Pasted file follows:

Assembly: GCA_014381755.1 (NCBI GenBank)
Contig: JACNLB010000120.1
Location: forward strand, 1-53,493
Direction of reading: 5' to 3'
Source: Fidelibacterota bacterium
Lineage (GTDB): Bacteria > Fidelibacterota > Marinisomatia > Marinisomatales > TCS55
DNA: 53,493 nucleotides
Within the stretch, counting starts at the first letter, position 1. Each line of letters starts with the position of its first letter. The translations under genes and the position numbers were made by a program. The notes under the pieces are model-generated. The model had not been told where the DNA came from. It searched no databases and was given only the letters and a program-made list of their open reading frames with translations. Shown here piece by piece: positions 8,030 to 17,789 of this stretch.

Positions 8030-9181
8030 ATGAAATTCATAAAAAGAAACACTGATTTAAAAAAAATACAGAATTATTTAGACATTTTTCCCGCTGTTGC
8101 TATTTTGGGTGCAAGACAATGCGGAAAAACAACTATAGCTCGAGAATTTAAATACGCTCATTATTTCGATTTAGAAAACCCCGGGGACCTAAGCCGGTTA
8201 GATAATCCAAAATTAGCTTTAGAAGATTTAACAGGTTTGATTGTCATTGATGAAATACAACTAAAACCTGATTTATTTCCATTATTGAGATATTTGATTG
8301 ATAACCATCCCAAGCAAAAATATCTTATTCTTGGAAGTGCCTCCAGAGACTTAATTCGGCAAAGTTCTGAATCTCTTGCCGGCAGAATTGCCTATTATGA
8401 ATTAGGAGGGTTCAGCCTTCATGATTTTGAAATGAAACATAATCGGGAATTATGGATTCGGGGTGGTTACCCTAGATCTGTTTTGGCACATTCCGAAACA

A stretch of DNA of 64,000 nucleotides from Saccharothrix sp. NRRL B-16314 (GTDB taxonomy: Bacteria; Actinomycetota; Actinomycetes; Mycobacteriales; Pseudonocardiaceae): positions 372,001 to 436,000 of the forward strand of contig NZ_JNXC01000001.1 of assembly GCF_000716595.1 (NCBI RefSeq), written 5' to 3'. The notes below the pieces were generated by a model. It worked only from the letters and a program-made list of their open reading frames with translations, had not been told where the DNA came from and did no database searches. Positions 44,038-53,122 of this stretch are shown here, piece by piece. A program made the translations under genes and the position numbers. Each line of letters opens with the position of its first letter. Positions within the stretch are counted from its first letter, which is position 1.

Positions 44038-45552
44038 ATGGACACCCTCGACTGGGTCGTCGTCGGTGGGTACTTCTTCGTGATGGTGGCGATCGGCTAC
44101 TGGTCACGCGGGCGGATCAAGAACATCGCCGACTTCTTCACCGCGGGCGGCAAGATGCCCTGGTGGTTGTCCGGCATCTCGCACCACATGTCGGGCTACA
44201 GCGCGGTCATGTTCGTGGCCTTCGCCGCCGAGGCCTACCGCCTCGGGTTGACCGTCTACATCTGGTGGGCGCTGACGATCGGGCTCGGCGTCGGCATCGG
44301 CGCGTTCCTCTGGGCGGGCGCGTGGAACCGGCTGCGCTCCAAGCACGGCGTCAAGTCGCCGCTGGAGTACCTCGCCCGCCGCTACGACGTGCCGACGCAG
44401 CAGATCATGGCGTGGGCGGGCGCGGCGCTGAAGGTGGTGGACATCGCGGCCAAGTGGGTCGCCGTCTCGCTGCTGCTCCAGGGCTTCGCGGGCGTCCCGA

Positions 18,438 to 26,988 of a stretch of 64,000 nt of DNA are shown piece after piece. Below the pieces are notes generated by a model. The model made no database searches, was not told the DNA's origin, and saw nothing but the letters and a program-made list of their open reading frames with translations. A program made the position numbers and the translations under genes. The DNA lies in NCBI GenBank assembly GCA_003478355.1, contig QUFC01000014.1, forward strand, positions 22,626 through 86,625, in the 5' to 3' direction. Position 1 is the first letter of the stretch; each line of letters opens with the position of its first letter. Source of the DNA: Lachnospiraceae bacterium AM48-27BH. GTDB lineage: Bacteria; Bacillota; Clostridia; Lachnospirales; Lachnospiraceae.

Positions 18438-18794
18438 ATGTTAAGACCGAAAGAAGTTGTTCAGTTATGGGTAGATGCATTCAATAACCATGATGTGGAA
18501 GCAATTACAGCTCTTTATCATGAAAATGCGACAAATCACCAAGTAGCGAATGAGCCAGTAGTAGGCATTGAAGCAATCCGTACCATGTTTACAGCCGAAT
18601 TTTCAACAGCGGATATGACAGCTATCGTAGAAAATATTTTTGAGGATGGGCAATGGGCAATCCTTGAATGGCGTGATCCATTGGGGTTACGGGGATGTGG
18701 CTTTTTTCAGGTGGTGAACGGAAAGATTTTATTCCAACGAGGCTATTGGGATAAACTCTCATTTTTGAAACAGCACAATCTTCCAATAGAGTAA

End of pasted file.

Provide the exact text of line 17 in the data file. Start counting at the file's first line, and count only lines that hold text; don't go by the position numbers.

44038 ATGGACACCCTCGACTGGGTCGTCGTCGGTGGGTACTTCTTCGTGATGGTGGCGATCGGCTAC